A standard lens has a similar angle of view to the human eye, giving photos a natural feel. They are versatile and produce excellent image quality.
A standard lens, also known as a "normal lens", is one which produces an image that roughly matches what the human eye sees, and which looks natural to the viewer. It sits between the telephoto lens and the wide angle lens, which produce unnaturally zoomed-in and zoomed-out images respectively.
Standard lenses have an angle of view of around 50 to 55 degrees diagonally. This is roughly the same as the angle that the human eye can comfortably view, which is why it gives a natural-looking perspective.
Normal lenses make great general-purpose lenses, and can be used to photograph everything from close-up portraits to landscapes. They tend to be very "fast" lenses (i.e. they have a wide aperture), making them great for indoor and low-light photography.
The technical definition of a standard lens is one whose focal length roughly matches the diagonal or the film or image sensor. For a standard full-frame 35mm camera this gives a focal length of around 43mm.
In reality, the actual focal lengths chosen by manufacturers tend to be slightly longer than this. For a 35mm sensor, 50mm is the most common standard lens, although some companies do sell lenses which are closer to 43mm focal length.
Because the "ideal" focal length depends on the sensor size, cameras which are less than full-frame will require lenses with shorter focal lengths. For example, a camera with a 1.5x "crop factor" will require a lens which is 1.5 times shorter than the standard 50mm, which works out at 33mm. A number of manufacturers produce 35mm standard lenses to meet this requirement.
Most SLR cameras used to be sold complete with a standard lens (another reason they became known as "standard"). They were a very versatile, cheap, and commonly used lens, and most photographers started off with one.
Over time, manufacturers began bundling their cameras with cheap zoom lenses instead. These gave a greater range of focal lengths, making them a more flexible lens for most beginner photographers. However, their optical quality was generally inferior, and so standard lenses remained a popular choice among the more serious amateurs and professionals.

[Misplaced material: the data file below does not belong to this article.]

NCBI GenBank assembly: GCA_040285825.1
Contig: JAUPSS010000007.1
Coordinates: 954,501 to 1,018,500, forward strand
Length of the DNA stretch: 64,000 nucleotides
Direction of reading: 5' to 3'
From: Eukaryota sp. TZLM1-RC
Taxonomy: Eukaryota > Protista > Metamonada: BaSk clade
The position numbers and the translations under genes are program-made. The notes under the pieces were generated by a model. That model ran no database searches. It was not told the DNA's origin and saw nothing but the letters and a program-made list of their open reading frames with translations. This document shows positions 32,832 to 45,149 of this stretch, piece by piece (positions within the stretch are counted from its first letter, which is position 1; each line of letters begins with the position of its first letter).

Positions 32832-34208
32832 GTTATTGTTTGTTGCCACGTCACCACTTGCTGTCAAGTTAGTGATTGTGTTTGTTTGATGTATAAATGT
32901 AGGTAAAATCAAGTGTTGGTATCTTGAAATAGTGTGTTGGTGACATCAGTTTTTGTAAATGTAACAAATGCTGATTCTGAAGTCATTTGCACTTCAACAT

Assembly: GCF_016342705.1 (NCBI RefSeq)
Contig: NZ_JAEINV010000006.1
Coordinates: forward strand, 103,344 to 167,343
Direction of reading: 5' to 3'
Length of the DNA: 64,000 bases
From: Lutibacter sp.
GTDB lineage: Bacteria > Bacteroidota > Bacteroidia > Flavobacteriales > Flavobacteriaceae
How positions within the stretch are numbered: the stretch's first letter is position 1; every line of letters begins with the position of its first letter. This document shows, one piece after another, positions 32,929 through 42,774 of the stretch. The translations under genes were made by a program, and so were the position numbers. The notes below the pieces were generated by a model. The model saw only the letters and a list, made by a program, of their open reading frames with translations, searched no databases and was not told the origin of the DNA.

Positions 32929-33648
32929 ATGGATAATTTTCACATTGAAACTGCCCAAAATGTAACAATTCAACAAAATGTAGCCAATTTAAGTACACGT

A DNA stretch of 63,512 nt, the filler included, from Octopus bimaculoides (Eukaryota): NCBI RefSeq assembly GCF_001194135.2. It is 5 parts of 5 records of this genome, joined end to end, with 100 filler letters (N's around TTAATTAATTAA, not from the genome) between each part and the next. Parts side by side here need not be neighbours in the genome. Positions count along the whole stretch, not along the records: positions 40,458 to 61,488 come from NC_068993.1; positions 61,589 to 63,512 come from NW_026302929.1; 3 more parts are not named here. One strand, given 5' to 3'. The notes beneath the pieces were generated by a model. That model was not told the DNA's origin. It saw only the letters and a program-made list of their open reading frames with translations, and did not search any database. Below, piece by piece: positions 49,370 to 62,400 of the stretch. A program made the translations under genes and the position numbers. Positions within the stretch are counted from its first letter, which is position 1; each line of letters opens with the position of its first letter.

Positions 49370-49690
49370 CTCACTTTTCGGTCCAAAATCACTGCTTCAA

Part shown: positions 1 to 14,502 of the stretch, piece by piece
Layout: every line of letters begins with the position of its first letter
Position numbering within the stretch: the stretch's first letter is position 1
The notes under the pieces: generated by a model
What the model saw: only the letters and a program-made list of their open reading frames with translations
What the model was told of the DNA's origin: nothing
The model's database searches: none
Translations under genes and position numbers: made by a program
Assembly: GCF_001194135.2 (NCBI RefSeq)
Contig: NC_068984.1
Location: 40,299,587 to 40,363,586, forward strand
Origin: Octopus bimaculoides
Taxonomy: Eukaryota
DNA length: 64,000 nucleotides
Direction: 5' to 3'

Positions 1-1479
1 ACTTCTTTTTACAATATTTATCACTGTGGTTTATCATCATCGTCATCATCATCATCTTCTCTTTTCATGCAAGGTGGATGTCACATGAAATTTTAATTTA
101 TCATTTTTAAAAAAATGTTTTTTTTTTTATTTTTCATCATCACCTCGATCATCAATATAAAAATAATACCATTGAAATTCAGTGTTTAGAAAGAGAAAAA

These days, standard lenses are sadly not nearly as common as they once were, but they still make an excellent addition to any photographer's kit. They can be used for a wide range of shots, and tend to be cheap and fast, making them well suited for indoor as well as outdoor environments.
By definition, a standard lens produces images whose perspective is very similar to that seen by the human eye. This gives their photos a pleasing, natural feel, and helps focus attention on the subject, rather than distracting the viewer with an unusually distorted image.
Because of their ability to accurately reproduce a scene, standard lenses are an excellent choice for photographing people. They are particularly good when shooting candid photos, where you want to include some surrounding scenery to put the subject in context.
Prime vs Zoom
By definition, normal lenses are "prime" (i.e. they have a fixed focal length). This can deter some photographers, who think that they will be less versatile than zoom lenses. However, they more than make up for the lack of zoom by having superior optical quality and wide apertures. This means they can capture stunning images in a wide range of situations and lighting conditions.
Of course, there are a number of zoom lenses which include the "standard" focal length, typically around the centre of their zoom range. These can be useful as they also give you the option to capture slightly more or less of the scene as desired. However, you should be aware that this flexibility comes at the cost of image quality, sharpness, and aperture size.
Buying a Standard Lens
Standard lenses are generally quite inexpensive and of high quality. Look for one which offers a wide maximum aperture, as this will give you the ability to use it in the widest range of shooting conditions.
Where possible, choose a lens by the same manufacturer as your camera. Canon and Nikon (Nikkor) lenses are very high quality and can picked up cheaply. Other good manufacturers include Sigma, Tamron, and Tokina, and their lenses are available for a wider range of cameras and fittings.
Forums and review sites are great places to compare different products and ask for advice from other owners. Once you've narrowed down your choice, shop around on sites like Amazon and Adorama to find the best price.
Cover image by Andreas Levers.
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